When I started up the new Sims Medieval game for the first time, I was excited and captivated by what promised to be a new adventure filled with battles, beasts and heroes.
The first thing you'll notice is that there is quite a difference in the gameplay between The Sims 3 and Medieval.
The first character I created was a queen to rule over my new world. I was happy to be back in the familiar Create-a-Sim (CAS) screen and pleasantly surprised to see how much the facial features have improved since Sims 3, however I was a bit disappointed at the very limited amount of outfits available to dress my new royal lady.
The game is quest-based and with each quest you complete you get quest points, which you can then use to buy new buildings for your kingdom. These points also allow you to create new potential hero characters and unlock new quests.
With the help of the short tutorial I soon found my way around the new controls and started out on the first quest. The storylines are fun and easy to follow while the views of the kingdom are spectacular with lots of places to discover and characters to meet.
Each new character you make will have two traits, like Dedicate, Jokester, Earthy, Chivalrous or Friendly. But they'll also possess one Fatal Flaw, such as Drunkard, Coward, Cruel, Insecure or Cursed, to name but a few. These Traits and Flaws add an extra dimension of fun to the quests and there is always the possibility that if your Sim completes his or her quest they could get the chance to swap their Fatal Flaw for a new Hero Trait.
Although there is no build mode and you only get a limited 'doll house' view inside the existing building, you can still decorate the available rooms with some fun medieval content. The old stone buildings, traditional cooking methods and fun new interactions, like the sword fighting and market stalls, all help to draw the player back to the medieval times of chivalry and magic. You can accompany your Knight, Sorcerer, King, Merchant, Priest, Blacksmith or other Hero on an adventure that could change their destinies.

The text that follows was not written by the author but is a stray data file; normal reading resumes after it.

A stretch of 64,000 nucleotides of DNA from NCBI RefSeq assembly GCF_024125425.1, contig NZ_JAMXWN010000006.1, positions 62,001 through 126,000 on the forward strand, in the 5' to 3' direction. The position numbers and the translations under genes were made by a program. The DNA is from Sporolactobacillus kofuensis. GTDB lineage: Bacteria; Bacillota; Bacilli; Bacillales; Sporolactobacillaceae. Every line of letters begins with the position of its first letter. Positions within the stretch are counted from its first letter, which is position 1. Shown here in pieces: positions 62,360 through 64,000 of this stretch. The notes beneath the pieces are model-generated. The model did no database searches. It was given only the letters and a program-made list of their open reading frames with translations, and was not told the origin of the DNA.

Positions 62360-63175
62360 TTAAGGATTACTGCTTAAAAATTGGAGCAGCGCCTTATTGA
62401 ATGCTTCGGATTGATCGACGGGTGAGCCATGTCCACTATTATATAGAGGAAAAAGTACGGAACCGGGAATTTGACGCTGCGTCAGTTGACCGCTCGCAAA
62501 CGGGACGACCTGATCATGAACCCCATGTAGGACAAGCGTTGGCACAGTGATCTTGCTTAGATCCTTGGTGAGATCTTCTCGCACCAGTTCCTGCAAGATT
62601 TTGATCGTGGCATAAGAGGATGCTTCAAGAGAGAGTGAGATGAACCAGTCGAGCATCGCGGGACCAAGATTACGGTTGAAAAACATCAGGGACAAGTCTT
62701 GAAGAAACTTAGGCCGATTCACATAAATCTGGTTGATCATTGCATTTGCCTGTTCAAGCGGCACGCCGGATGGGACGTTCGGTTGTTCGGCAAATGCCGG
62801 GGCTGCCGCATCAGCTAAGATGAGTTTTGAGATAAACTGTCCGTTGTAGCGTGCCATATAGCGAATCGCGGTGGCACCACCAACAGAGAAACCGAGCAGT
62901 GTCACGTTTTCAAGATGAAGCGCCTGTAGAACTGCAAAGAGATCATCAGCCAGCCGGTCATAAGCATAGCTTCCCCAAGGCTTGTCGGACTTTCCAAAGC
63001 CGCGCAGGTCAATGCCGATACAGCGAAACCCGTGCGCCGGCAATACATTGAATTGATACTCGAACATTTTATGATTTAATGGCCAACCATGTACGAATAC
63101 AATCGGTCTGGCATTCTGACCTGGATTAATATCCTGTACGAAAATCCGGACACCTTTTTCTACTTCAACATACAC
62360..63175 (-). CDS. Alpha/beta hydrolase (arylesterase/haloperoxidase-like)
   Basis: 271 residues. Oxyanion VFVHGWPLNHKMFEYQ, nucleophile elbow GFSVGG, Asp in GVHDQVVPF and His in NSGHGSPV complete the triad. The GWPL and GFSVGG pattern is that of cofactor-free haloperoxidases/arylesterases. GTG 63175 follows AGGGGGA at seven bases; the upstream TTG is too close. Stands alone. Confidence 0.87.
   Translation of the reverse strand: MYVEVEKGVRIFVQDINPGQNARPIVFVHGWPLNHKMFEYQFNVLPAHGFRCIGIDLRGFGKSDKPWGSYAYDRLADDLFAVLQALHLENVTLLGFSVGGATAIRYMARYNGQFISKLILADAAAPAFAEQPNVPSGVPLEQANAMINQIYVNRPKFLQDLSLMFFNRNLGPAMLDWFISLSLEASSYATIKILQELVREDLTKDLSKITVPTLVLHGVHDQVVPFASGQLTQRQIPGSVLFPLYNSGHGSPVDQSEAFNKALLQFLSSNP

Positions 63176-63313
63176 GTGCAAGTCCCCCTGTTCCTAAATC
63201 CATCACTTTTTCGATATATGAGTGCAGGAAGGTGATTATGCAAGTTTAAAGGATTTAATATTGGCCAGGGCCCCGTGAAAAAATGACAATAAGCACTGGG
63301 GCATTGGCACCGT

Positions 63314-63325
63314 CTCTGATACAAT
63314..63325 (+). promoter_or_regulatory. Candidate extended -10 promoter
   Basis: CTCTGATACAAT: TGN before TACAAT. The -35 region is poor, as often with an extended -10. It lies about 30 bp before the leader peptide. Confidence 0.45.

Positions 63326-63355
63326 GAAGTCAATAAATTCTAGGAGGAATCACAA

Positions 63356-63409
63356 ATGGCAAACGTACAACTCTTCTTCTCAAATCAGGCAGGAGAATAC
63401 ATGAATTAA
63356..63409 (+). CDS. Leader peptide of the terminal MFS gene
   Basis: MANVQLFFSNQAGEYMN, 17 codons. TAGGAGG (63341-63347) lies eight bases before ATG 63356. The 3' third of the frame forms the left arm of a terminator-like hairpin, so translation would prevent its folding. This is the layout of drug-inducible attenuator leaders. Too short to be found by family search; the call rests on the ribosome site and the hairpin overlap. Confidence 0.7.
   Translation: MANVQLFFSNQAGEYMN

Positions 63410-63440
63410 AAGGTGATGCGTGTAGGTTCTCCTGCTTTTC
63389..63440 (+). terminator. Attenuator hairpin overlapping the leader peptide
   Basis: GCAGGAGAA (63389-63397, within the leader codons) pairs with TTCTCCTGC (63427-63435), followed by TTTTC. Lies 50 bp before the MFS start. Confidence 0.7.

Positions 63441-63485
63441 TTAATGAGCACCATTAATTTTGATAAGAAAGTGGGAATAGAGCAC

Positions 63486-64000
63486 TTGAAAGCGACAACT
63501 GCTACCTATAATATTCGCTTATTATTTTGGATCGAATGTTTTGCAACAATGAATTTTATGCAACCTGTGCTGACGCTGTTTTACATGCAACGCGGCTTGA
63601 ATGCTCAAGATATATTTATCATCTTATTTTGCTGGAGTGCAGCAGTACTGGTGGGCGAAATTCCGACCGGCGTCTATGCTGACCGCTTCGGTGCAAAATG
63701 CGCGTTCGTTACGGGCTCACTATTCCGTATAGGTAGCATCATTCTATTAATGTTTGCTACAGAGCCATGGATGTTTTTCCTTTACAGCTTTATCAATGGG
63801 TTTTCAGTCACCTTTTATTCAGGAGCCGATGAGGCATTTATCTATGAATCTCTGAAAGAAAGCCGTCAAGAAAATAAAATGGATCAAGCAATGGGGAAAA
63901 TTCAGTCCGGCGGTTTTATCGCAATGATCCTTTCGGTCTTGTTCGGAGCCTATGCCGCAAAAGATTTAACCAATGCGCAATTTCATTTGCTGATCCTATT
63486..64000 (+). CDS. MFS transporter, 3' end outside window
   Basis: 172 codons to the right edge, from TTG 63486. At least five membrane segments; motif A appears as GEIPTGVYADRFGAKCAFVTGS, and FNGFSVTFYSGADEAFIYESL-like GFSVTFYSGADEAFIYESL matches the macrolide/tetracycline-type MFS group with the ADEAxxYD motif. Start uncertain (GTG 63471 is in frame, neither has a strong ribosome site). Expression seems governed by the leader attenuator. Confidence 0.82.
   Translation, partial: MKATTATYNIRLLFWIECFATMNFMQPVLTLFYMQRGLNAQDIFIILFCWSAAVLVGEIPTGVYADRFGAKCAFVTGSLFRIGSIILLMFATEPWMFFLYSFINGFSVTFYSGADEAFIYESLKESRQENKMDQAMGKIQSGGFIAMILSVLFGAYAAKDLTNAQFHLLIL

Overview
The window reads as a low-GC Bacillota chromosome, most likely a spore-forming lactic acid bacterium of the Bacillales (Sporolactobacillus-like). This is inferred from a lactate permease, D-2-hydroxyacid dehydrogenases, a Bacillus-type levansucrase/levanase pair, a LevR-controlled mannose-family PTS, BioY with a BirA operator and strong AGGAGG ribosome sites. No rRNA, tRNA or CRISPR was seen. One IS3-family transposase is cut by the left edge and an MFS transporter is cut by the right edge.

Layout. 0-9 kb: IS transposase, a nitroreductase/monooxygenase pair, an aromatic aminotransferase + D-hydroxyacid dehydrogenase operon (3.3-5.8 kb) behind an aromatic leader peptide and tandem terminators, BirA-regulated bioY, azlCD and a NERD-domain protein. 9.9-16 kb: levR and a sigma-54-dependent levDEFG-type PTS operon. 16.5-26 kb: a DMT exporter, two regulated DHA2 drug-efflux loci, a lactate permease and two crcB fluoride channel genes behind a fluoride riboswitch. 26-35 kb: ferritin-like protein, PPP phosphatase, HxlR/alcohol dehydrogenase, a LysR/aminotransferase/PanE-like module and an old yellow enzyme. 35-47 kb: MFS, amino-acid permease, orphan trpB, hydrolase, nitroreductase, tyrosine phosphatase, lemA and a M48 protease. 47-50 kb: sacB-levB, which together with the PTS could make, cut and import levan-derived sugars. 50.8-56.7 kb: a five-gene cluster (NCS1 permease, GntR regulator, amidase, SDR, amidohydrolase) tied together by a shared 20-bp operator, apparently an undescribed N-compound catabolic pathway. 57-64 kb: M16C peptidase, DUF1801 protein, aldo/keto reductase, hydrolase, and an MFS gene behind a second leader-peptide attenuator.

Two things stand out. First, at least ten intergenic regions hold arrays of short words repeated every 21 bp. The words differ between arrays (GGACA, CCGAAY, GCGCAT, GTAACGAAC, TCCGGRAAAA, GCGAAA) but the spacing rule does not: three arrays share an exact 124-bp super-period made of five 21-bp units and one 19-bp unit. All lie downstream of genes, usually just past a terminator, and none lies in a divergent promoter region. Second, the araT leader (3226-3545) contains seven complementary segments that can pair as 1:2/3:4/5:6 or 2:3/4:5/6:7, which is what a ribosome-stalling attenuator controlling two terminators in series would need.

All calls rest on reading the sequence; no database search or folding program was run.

I was very surprised though when my monarch set off on her first big bear hunt. I followed her to the edge of the wood but then had to wait around while she disappeared from view to go hunting. All I got at the end of the sequence was a little pop-up message explaining her success.
The same thing happened when my queen sailed off to explore a new country. I could follow her to the docks where she boarded the magnificent ship but then got left behind as she sailed off on a new adventure without me.
This so-called 'rabbit hole' effect where the characters perform tasks unseen, happens in a few locations in the game. "Most of the exciting stuff supposedly happening to our characters we never get to see," one of my long-time Sims friends pointed out.
I think as a long-time Sims player I had different expectations of the new Medieval and took it for granted that we would still have the same amount of freedom when it came to controlling our characters day-to-day lives.
If you are new to The Sims and enjoy outcomes-based games then you should love the new Sims Medieval, whether you are visiting the market stalls or fighting off the pit monster the characters are fun and the quests should keep you busy for quite some time.
Hardcore Sims addicts however might get frustrated with the lack of open-ended gaming that we have come to love from the original Sims series. But don't give up on Medieval too quickly.
If you approach it as a completely new game and not another chapter in the Sims evolution it offers hours of entertainment and adventure. And who knows, maybe EA will bring out an expansion to give us more freedom in the future.